»
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Details

Country:

|

Language:

|

Release Date:

23 June 1964 (USA)  »

Also Known As:

A Shot in the Dark  »

Company Credits

Production Co:

 »
Show detailed on  »

Technical Specs

Runtime:

Sound Mix:

(Westrex Recording System)

Color:

Aspect Ratio:

2.35 : 1
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Did You Know?

Trivia

None of the characters in the Harry Kurnitz stage play appear in the film since after Blake Edwards was brought in to replace the original director, he and William Peter Blatty rewrote the entire script. See more »

Goofs

The saxophonist at the nudist camp is wearing boxer shorts. See more »

Quotes

Maria Gambrelli: [as Clouseau's coat is burning] Your coat, Monsieur!
Clouseau: Yes, it is my coat.
See more »

Crazy Credits

The credits are presented in a cartoon sequence with wording appearing on pieces of paper held by the cartoon characters, and so on. See more »

Connections

Featured in The Pink Panther Story (2003) See more »

Soundtracks

Shadows of Paris
Music by Henry Mancini
Lyrics by Robert Wells
Performed by Fran Jeffries
See more »

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User Reviews

Sequel? Prequel? Hard to tell, but it has some laughs
11 January 2005 | by (Cincinnati, OH) – See all my reviews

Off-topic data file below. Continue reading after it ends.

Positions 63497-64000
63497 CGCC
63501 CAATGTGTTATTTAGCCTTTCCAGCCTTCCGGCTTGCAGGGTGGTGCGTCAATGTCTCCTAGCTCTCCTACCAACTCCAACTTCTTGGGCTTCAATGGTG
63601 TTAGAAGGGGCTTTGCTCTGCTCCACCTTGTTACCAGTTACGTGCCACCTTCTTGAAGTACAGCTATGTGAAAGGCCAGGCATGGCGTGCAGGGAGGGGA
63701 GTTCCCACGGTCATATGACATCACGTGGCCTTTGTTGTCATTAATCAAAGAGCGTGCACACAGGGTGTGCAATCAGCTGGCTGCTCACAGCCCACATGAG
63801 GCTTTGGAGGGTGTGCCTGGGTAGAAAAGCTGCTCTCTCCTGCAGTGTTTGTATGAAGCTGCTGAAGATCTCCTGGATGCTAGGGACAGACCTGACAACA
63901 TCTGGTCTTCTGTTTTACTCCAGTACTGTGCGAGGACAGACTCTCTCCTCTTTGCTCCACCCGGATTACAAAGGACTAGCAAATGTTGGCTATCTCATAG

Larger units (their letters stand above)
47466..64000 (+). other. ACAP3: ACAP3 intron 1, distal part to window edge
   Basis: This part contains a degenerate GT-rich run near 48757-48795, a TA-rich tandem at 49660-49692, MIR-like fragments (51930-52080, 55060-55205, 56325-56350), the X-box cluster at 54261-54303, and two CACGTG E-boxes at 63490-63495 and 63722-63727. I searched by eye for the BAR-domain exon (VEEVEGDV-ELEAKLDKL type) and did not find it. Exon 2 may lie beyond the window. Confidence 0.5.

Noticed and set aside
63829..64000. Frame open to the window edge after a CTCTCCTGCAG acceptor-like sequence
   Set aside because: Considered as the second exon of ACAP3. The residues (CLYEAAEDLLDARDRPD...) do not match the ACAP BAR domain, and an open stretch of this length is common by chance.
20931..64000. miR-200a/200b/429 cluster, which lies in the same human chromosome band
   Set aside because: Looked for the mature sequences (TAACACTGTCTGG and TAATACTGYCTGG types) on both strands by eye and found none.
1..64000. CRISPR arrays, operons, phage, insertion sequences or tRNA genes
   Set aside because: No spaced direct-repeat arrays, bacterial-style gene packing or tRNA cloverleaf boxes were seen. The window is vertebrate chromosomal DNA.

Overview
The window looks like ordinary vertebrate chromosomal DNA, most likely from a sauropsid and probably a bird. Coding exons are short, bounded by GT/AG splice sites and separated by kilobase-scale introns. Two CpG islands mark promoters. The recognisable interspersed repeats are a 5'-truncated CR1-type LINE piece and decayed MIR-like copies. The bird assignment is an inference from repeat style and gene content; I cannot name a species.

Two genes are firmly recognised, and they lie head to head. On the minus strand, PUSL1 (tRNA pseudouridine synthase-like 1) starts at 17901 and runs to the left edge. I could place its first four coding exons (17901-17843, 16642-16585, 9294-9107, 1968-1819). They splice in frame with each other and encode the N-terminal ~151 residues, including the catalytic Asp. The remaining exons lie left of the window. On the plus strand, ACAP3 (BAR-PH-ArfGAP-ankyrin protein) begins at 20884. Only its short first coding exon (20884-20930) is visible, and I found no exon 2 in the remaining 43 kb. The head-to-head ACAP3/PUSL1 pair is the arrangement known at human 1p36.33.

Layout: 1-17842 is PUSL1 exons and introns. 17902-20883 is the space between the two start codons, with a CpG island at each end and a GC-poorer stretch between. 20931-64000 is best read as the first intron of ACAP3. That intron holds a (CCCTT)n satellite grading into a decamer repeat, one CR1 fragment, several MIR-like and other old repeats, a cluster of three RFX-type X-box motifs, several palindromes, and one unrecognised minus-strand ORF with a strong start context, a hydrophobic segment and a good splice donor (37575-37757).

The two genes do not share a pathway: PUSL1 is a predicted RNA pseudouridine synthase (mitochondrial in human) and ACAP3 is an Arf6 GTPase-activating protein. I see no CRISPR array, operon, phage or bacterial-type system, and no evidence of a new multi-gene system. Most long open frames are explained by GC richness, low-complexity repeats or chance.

The germination of the "Pink Panther" series of comedic mystery films is a complicated one. The first film in the series, "The Pink Panther", was actually the second one to be filmed! This film, "A Shot in the Dark", was originally intended to be the adaptation of a stage play, but director Edwards and actor Sellers refit the main character to accommodate the persona of Inspector Clouseu, which they were developing for "The Pink Panther". However, when the film was completed, it wasn't released and was deemed unfunny. Then when "The Pink Panther" was a hit, the studio released "A Shot in the Dark" as a sequel and a series was born. This explains why elements from the first film are absent from the second (Mrs. Clouseu anyone?) and why the second (actually first!) set the tone for the following films more than the first (actually the second! Confused yet?) Here, Sellers is front and center as the hapless and ever-clumsy Inspector. Freed from sharing screen time with a higher billed co-star (David Niven in the previous film) and without a particularly coherent plot to follow, he is allowed to engage in pratfall after pratfall and scenario after goofy scenario. Today's audiences may not completely go for the subtle, meticulously timed method of comedy shown here with emphasis on set up and repetitiveness, but patient and observant audience members should still find the film funny. By now, so much of the material has been cribbed or expanded upon, some of the edge is lost, but enough of the humor and situational gags are amusing enough to make the film worthwhile. Sellers insists upon the innocence of curvy stunner Sommer, a maid who has been found in a locked room with a dead body and a smoking gun in her hand. Time after time, he lets her out of prison and the body count increases. His thorough incompetence drives his superior (Lom) to insanity. Sommer's employer Sanders, a man of great wealth and taste, is also appalled by the bumbling Sellers, never more so than when he manages to practically trash a billiard room during a friendly game. One famous sequence has Sellers tracking Sommer down in a nudist colony. The modest Inspector navigates the idyllic hideaway using any available object to cover himself as the campers frolic behind shrubs and other props. Reed glams it up, but gets little to do as Sanders' bitchy wife. Another memorable sequence has Sellers and Sommer on a date with victim after victim falling prey to an assassin that's after Sellers. It's all a farcical enterprise that one must be in the mood for to fully enjoy. Otherwise, it becomes a little tiresome, but fans of physical comedy ought to lap it up. The remaining sequels were all sort of hybrids of "The Pink Panther" mixed with "A Shot in the Dark" and had fair success until the death of Sellers made it difficult to continue (but continue they did, using outtakes and other footage of the man! Anything to make a buck!) Henry Mancini provided some nice music, notably over the animated title sequence.